Let’s check out the difference between the top dog ARRI ALEXA Mini LF and some of the more everyday options – the Sony FX3 and Canon EOS C70. There are some similarities between the cameras sure, but the huge difference in pricing is what keeps all of this super interesting. We are talking about a couple of cameras that are a few thousand dollars up against the go-to pro pick that costs tens of thousands.
A quick footage comparison between all these different cameras was put together by filmmaker Blaine Westropp. If you want to see how something on your wish list compares to the best you will want to watch.
This is actually a follow-up to another video we covered, so you might want to go check that out first. It seems that the comments were quite split on the ALEXA versus the FX3. Some people were saying the ALEXA was hands down better while others were saying the FX3 was just as good.
What Blaine cares about a lot is that one of the bigger considerations with cameras is that how they handle in post matters just as much as the actual image quality. If one camera produces an image that takes less work, that makes a difference to the person who has to edit it. Even more so if the person shooting and the person editing are the same person.
Blaine does prefer the ALEXA when it comes to the post workflow. Even with all the same settings, there are inconsistencies between the footage. Just throwing both up with their standard Rec.709 LUT you get different brightnesses in addition to color differences.
Starting with white balance and exposure corrections he did manage to get both of the cameras looking similar. Still, there are differences and you might prefer one look to the other as a starting point. Blaine did these tests with consistent indoor shots and with outdoor shots to get a variety of imagery.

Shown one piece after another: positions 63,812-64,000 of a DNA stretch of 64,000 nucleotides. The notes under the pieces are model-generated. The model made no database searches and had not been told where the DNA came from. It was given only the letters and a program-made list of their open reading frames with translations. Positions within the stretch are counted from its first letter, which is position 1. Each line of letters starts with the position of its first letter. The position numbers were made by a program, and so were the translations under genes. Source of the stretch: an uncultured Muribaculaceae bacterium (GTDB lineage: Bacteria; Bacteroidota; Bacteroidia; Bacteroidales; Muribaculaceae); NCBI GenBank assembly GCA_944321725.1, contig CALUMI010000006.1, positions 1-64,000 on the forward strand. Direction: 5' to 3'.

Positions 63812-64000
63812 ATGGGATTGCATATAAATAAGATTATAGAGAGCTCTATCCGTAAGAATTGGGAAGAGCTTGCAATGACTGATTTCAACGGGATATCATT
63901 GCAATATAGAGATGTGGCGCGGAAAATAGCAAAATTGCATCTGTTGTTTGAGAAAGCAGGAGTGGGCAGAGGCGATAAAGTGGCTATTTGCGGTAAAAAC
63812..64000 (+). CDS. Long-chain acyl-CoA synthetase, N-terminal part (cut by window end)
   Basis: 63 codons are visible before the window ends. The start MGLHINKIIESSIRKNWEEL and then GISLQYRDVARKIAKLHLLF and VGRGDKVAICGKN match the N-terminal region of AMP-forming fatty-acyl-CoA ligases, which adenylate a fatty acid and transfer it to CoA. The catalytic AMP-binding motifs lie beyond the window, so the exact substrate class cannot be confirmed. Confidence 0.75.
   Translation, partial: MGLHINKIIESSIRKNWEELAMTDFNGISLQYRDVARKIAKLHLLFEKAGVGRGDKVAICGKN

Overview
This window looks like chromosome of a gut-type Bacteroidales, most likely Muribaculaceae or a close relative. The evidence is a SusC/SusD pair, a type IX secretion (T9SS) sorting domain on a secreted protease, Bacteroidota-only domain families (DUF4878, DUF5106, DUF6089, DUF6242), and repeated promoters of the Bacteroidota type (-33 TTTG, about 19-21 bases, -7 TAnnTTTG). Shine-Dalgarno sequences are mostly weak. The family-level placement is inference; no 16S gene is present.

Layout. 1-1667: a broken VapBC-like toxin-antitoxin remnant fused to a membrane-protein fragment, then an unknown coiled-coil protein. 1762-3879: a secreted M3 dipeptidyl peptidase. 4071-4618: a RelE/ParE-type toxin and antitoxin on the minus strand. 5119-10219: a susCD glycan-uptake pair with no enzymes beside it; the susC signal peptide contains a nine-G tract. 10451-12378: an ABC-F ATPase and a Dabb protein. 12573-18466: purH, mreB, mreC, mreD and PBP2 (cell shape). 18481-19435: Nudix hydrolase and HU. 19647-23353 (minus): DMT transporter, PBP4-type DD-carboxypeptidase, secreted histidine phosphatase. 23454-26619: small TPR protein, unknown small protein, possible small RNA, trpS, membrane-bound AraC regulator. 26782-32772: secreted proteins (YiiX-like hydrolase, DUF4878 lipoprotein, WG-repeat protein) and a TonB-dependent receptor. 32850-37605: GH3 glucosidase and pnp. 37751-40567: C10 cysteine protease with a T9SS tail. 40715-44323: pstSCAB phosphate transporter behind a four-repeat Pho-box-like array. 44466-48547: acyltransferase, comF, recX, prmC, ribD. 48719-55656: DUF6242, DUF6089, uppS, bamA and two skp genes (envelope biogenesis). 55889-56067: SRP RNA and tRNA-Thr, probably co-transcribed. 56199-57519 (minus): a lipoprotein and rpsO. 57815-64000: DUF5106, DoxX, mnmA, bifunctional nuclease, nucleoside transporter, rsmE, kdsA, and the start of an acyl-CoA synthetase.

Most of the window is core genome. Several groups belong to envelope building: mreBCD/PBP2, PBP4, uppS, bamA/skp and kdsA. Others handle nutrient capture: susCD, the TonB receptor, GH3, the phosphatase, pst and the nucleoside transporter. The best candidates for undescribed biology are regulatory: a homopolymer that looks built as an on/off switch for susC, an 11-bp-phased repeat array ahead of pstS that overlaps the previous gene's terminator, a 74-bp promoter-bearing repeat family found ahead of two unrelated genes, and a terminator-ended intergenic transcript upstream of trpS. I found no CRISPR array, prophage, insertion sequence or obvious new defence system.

After doing a couple of tests he was able to add in the Canon C70 and do the same tests. It’s nice to see them all put side by side. There is different color rendering, with the ALEXA coming out as a slightly nicer look with colors that are either easier to work with or simply look better.
At the end of the day, if the workflow is important then a more expensive camera might make sense for a particular job. If you are simply buying a camera for yourself and can take the time to get it looking exactly how you want then slight differences are likely not worth more than tripling the cost of your camera.
What are your thoughts on the footage? I think all the cameras excelled, though the FX3 certainly had a less “cinematic” look if you want to call it that.
[source: Blaine Westropp]
- Sony FX3 Cinema Line Camera (B&H, Amazon)
- Canon EOS C70 Cinema Camera (B&H, Amazon)
- ARRI ALEXA Mini LF Cinema Camera (B&H)
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